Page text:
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J.D. Power Projects New Automotive Industry Breakeven Point to Decrease by More than 2 Million Units
Approximately 180 new vehicle models will be introduced within the next three years, which will require a $100 billion investment, according to J.D. Power.
Due to cost-cutting measures such as renegotiation of union and supplier
contracts, the "breakeven point" for the domestic automotive industry
will decrease by more than 2 million units when comparing current
industry conditions to those forecasted in 2010, according to Gary
Dilts, senior vice president of U.S. automotive at J.D. Power and
Associates. Dilts shared these findings during his presentation at the
2009 J.D. Power and Associates Automotive Internet Roundtable,
currently being held at the Red Rock Casino, Resort and Spa in Las
Significant declines in the auto industry have resulted in lost sales
volume of more than 7 million units between 2000 and 2009, Dilts said.
This sales volume decrease amounts to a reduction of $175 billion in
net revenue, which is equal to the combined U.S. revenue of Ford and
General Motors in 2007. As a result, automakers have streamlined
operations and otherwise reduced costs, which has led to J.D. Power and
Associates' downward adjustment of the breakeven point.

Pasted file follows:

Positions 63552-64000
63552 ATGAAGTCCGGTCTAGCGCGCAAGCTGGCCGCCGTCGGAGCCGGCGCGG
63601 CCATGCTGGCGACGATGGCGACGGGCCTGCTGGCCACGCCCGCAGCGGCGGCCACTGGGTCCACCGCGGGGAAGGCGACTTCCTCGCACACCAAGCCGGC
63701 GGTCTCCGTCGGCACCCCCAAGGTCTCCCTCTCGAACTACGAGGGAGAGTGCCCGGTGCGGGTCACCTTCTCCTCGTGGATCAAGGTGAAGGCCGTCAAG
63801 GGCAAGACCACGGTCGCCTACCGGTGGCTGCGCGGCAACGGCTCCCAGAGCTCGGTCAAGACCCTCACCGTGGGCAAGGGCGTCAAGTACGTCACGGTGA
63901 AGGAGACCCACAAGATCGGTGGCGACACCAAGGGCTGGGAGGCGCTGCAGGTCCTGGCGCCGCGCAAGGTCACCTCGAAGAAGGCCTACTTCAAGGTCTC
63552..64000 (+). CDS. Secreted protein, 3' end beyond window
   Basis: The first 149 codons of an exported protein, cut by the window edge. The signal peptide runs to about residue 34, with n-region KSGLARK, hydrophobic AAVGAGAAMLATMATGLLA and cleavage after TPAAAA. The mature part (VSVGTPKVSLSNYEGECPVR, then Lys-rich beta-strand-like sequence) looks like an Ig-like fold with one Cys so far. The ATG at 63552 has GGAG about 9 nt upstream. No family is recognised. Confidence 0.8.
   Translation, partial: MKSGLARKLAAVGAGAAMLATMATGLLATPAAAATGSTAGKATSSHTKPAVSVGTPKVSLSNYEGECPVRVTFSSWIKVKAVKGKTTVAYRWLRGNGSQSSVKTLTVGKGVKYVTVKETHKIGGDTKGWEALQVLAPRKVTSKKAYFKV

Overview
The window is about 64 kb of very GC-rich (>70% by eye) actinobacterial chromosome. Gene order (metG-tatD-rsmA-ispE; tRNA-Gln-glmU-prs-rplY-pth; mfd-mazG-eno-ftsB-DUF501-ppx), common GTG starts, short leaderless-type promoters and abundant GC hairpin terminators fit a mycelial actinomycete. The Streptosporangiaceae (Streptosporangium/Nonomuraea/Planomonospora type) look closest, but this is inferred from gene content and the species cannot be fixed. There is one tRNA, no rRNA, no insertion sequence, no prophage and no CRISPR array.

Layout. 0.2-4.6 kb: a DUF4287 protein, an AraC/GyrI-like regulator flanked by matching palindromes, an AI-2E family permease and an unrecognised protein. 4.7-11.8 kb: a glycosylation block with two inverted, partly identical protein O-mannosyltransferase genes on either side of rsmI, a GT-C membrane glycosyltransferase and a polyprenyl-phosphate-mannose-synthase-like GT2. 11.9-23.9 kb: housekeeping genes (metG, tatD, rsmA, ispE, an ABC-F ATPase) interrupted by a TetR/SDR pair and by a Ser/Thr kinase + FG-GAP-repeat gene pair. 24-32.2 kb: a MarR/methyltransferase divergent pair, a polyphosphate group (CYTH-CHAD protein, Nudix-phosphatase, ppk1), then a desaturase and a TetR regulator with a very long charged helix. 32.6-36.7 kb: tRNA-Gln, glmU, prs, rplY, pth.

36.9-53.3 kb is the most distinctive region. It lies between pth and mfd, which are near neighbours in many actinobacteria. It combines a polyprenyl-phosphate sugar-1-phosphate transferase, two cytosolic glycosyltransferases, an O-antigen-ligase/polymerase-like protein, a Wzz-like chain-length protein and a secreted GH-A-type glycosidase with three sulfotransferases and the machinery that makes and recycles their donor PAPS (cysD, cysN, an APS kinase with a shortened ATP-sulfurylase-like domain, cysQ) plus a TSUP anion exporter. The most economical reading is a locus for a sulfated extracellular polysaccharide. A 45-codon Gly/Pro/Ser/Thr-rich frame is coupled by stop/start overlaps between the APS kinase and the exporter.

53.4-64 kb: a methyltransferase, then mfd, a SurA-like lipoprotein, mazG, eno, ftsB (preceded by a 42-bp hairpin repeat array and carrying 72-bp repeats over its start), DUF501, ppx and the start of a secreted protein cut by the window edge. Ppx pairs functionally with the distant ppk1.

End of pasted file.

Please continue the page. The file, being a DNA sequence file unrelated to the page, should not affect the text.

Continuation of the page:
Dilts also provided the following insights about the near-term future of the automotive industry:
Approximately 180 new vehicle models will be introduced within the
next three years, which will require a $100 billion investment. In
addition, J.D. Power and Associates is now monitoring the critical OEM
financial metrics of each vehicle launch through our recently
introduced Financial Launch Index (FLI).
Digital media buys will comprise 22 percent of automotive advertising
by 2011, increasing from 7 percent in 2008. More creative methods of
marketing will need to be demonstrated, requiring more effort than ever
seen in the past.
Technology in new vehicles will continue to increase, and customers
will demand that these technologies are easy to understand and use.
A strengthened emphasis on fixed operations -- including service and
parts visits -- will be demonstrated within the next year. Service
departments will need to make a renewed effort to build satisfaction
and loyalty in order to retain customers.
Dealerships will have a stronger process focus. Within the next 18
months, OEMs and dealer groups will be instituting programs and
branding to increase the value perception for their retail operations.
The 2009 Automotive Internet Roundtable is the most highly attended
J.D. Power and Associates conference since the event was first
initiated in 1984, with nearly 900 automotive dealers and industry